Common packaging materials can be given a non-stick coating inspired by pitcher plants
A way to make plastic packaging ultra slippery has been discovered by US researchers, who say their technology could help solve the problem of foods such as ketchup sticking to the inside of plastic containers, which causes food waste and consumer annoyance.
The work is based on Slips (slippery liquid-infused porous surfaces) technology, which was first developed in 2011. Slips was inspired by the carnivorous pitcher plant Nepenthes, which captures insects using a slippery jug-like leaf with microscopic ridges covered in a lubricating layer of nectar.
Scientists have explored using Slips for various applications, from non-stick packaging to anti-fouling surfaces. But most approaches have been limited to using expensive silicone or fluorine based polymers and require complex engineering to create surface roughness.
Now, Jonathan Boreyko’s lab at Virginia Tech has shown that commonly used food-grade plastics, including polyethylene and polypropylene, can be converted into Slips by simply coating them with vegetable oil that becomes trapped inside the material’s structure.
The team was surprised by this discovery because it was generally thought to be impossible for oils to permeate into hydrocarbon-based polymer films. Indeed, this resistance is why such plastics are often used as backing and protective materials in Slips studies, Boreyko says. ‘We didn’t expect our approach to work at all, we were just trying it in an attempt to confirm that it wouldn’t work,’ he tells Chemistry World.
The team developed multi-layer polymer films comprising a 10um layer of ultra low density polyethylene (ULDPE) placed on top of impermeable tie layers and a backing layer. When they coated the ULDPE side with cottonseed oil the surface became more slippery to water droplets. Laser scanning microscopy revealed the oil wasn’t just sitting on the surface, but had impregnated the polymer to a depth of 1.3um. Wicking experiments showed that oil could wick vertically up the ULDPE film, indicating that its structure must absorb oil into the surface by capillary action.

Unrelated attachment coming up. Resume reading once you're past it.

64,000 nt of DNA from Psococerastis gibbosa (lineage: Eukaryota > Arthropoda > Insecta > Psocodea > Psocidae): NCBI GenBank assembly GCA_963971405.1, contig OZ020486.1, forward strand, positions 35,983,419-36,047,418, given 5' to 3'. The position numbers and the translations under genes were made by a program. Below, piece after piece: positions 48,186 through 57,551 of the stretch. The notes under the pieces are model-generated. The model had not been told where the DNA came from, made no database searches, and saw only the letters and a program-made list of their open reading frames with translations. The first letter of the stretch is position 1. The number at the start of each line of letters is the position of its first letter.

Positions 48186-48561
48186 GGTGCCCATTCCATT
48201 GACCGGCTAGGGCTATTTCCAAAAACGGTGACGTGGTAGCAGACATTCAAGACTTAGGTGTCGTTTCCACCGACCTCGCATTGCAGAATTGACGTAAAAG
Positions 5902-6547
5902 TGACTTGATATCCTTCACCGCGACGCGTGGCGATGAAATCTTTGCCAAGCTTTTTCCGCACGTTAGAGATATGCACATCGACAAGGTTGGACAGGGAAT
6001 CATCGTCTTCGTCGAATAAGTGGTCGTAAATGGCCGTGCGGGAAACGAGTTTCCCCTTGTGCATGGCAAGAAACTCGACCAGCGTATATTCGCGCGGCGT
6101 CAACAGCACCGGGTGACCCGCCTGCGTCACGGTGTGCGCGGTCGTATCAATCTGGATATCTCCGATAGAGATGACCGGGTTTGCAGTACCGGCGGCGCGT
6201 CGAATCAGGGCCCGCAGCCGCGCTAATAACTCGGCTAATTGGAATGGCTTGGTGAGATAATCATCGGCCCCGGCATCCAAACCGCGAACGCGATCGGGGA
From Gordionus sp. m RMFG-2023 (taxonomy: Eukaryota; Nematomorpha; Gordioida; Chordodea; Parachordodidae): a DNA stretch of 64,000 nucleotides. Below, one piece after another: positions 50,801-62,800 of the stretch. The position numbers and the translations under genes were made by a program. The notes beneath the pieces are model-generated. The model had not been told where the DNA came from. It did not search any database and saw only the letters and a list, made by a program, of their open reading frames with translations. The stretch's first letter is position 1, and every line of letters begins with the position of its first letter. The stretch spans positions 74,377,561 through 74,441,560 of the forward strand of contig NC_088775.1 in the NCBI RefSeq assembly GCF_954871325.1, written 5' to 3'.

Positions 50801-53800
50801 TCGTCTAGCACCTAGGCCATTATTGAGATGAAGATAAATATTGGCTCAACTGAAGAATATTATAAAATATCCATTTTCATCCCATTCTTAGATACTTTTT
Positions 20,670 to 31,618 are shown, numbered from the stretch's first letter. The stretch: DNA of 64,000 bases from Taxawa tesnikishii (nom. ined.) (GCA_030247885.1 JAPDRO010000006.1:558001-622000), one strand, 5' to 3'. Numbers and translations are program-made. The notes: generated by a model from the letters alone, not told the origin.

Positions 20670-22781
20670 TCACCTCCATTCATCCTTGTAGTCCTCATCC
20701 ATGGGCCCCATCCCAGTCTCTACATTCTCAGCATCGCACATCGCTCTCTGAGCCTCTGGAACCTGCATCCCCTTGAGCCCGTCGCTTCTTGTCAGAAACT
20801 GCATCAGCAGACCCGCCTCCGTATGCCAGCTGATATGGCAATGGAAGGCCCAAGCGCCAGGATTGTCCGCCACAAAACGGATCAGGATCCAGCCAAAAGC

Further experiments showed that ketchup and yogurt drained more easily from pouches made from the slippery plastic than untreated plastic. They even remained slippery after several weeks of being submerged in ketchup. The technique was also shown to work with soybean and canola oils, as well as other plastics including polypropylene and medium density polyethylene.
‘Liquids and food products can slide very easily along a layer of oil compared to a dry surface. This is what makes the oil-impregnated films more slippery,’ explains Ranit Mukherjee, one of the researchers involved. ‘Bacteria also has a hard time adhering to a lubricated surface, which is why they are also anti-fouling.’
‘The work is one of an ever-growing number of publications that take the fundamental concepts of our Slips technology closer and closer to various practical applications,’ says Johanna Aizenberg who first developed Slips at Harvard University in the US. ‘One interesting takeaway message of the work is that it is quite easy to design and manufacture the required multilayer polymer films, which would support Slips on one side and would remain impenetrable to oil on the opposite side – a very attractive feature for packaging.’
R Mukherjee et al, Sci. Rep., 2018, DOI: 10.1038/s41598-018-29823-7